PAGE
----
I think I’ve mentioned before that I enjoy playing the Dynasty Warriors series of games from Koei Tecmo, with the combination of wild brawling action and colourful characters being something that has entertained me since way back in the sixth gen of gaming when I first played Dynasty Warriors 3. I used to always play the games with my non-video game-playing sister back in the day, with the DW games being one of the rare occasions where she could actually be coerced to pick up a controller, so it seemed fitting that she recently made me aware of a Dynasty Warriors movie over on Netflix. I decided to give it a shot and figured I would share some of my thoughts on it.
The Dynasty Warriors movie was directed by Roy Chow and features perhaps the longest list of production companies I’ve ever seen in my life. I think it took roughly 2-3 minutes to get through all of the logos of each individual company before the movie proper actually started. This instantly made me worried that too many cooks were going to spoil the broth, but ultimately, the Dynasty Warriors movie does a pretty faithful job at taking the wild action from the games and translating it into a movie setting. The warriors within the game have most of their trademark weaponry, and the punishing special “Musou” attacks are included as well, with more than one instance of a warrior delivering a big move to send hundreds of infantry flying all over the screen.
If you’re someone who just wants to see some of the big fight scenes lovingly recreated, complete with the actual score from the games playing in the background whilst it happens, then you’ll probably get a big grin on your face when the battle scenes kick into high gear. If you’re someone who is just as interested in the story and lore of the games, along with the wild over the top characters that have appeared in them over the years, then the Dynasty Warriors movie might not score as highly for you. Obviously, it would have been an act of impossibility to include all of the game’s gigantic roster, but the two-hour running length of the movie does mean that some characters are either limited to minor roles or omitted entirely.
For instance, any fans of the Wu side of the Three Kingdoms are probably going to leave the Dynasty Warriors movie with a sense of disappointment as they are barely in the movie at all, with us only occasionally hearing about things that they are up to. It’s very much a case of “tell, don’t “show” when it comes to the Wu side of things, with the main focus being on the three main Shu characters of Liu Bei, Guan Yu and Zhang Fei, whilst Cao Cao is pretty much the only Wei representative. The individual actors of those four characters all do a fine job, in my opinion, although I think the script makes it kind of tricky for Wang Kai’s Cao Cao in particular to really land due to him being written a bit inconsistently for my own personal liking.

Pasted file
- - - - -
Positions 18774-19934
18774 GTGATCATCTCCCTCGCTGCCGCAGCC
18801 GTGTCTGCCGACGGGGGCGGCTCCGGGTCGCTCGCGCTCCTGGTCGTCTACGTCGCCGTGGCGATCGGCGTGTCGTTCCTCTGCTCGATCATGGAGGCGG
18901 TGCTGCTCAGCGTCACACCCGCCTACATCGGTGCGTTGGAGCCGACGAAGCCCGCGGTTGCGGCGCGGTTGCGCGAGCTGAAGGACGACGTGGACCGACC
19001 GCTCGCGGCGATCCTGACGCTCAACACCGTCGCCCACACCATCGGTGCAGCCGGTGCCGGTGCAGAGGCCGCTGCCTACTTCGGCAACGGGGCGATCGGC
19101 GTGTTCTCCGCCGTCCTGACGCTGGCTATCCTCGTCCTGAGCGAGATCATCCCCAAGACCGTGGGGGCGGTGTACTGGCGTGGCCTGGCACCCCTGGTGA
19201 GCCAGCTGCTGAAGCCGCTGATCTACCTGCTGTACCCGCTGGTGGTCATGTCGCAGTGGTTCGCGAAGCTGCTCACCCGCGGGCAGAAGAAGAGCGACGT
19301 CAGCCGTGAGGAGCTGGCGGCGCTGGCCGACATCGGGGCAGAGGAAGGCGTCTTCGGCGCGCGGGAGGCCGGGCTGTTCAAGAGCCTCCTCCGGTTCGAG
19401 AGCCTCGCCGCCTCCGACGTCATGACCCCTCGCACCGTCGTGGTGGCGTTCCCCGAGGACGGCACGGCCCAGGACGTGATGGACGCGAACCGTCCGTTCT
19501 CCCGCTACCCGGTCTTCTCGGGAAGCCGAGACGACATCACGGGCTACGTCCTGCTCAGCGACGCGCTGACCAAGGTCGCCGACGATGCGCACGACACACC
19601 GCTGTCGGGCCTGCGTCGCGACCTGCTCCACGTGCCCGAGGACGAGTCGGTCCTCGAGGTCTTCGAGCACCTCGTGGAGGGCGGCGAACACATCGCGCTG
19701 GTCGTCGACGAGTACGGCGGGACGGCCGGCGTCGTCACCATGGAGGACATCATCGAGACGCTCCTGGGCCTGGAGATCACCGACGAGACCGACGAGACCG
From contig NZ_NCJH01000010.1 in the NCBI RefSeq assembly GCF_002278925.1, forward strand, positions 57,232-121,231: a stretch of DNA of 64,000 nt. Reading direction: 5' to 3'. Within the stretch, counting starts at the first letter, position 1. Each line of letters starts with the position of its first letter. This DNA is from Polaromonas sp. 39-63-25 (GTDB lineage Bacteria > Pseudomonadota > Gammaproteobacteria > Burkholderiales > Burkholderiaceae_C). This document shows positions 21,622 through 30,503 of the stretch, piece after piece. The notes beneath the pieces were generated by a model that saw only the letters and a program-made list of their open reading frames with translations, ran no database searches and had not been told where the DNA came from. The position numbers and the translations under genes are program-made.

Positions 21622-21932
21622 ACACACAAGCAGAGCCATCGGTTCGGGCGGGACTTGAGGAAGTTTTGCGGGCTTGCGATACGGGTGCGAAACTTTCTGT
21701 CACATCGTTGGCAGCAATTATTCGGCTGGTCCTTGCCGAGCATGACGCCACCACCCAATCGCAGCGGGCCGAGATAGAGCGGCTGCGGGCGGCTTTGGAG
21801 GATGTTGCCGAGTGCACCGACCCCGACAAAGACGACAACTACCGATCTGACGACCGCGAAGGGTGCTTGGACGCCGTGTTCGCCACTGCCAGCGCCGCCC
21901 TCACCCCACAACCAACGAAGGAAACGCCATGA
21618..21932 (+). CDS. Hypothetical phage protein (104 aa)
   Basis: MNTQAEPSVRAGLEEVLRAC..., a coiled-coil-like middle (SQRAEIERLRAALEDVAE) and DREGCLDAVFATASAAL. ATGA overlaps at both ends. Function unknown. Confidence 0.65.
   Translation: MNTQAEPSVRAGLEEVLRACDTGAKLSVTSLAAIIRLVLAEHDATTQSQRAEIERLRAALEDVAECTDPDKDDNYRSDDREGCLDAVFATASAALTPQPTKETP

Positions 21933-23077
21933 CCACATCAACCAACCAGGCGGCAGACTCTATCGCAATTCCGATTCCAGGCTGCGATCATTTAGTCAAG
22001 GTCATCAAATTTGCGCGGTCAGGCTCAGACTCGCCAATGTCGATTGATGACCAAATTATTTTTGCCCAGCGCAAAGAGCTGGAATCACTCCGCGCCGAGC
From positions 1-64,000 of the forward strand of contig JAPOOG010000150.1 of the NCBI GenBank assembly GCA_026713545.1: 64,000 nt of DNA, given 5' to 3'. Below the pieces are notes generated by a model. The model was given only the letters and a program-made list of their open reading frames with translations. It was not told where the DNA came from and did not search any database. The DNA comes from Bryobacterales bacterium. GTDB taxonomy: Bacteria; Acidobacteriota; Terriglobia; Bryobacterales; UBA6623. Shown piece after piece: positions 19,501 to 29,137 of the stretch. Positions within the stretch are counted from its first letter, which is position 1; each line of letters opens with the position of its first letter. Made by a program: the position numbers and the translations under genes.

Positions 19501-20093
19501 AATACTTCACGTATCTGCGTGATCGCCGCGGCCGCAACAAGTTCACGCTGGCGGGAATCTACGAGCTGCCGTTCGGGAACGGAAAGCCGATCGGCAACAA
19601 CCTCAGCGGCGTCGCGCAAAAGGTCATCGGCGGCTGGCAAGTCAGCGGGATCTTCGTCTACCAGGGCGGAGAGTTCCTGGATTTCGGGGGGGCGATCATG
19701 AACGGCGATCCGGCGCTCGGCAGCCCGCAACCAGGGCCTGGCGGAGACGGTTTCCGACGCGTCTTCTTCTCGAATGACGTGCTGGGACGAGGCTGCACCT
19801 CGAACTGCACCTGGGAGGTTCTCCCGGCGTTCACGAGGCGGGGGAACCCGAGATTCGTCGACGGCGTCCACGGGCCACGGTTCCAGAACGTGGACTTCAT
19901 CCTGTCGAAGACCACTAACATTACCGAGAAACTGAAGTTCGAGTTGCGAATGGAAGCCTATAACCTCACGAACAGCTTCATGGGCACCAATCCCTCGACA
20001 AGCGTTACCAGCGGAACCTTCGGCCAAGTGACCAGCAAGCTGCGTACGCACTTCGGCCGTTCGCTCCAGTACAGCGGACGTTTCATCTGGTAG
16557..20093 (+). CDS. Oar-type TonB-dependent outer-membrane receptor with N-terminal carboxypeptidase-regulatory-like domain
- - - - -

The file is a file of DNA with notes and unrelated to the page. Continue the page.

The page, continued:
I won’t go too deeply into the story of the Dynasty Warriors movie so as to avoid the risk of spoiling anything, but if you’ve played the games or read any of the books in the Romance of the Three Kingdoms series, then most of the characters and story points will be familiar to you. There is a literal exposition lady at one stage, which means the narrative can sometimes feel a little bit jumbled, but when they get into the main story of building up the major battle of the movie, then things settle into a decent lineal narrative that is easy to follow and features the desired fireworks you’d want.
Certainly the amount of the overall plot of the Three Kingdoms story that is covered in the Dynasty Warriors movie is a drop in the ocean, and there are plenty of avenues they can go down if they ever wanted to do a sequel. I personally think the story would fit an episodic television show far better than a 2-hour feature film, but for what it is, the Dynasty Warriors movie isn’t bad. It’s been getting some pretty lousy reviews online, and I think those giving it one star are being a tad unfair. It’s not an especially good movie or anything, but I’d give it two-ish stars at worst, and I’d certainly suggest a fan of the series give it a cursory look to see if they like it. It’s not worth signing up to Netflix if you don’t already have a sub, but if you’re already a Netflix subscriber and you like the games, then it’s probably worth giving it a chance just in case it tickles your taste buds.
The Urban Dictionary defines “The Fitzgerald Scale” as “A scale used to measure the awkwardness of a situation. The Fitzgerald Scale is divided into ten subunits, called ‘Geralds’. Each Gerald is in turn divided into ten Subgeralds, which gives 100 possible levels of awkwardness. One Gerald is a commonly awkward level, where a ten Gerald situation would be a scarring event.”
Man, the atmosphere of that party was off the Fitzgerald Scale when we decided to leave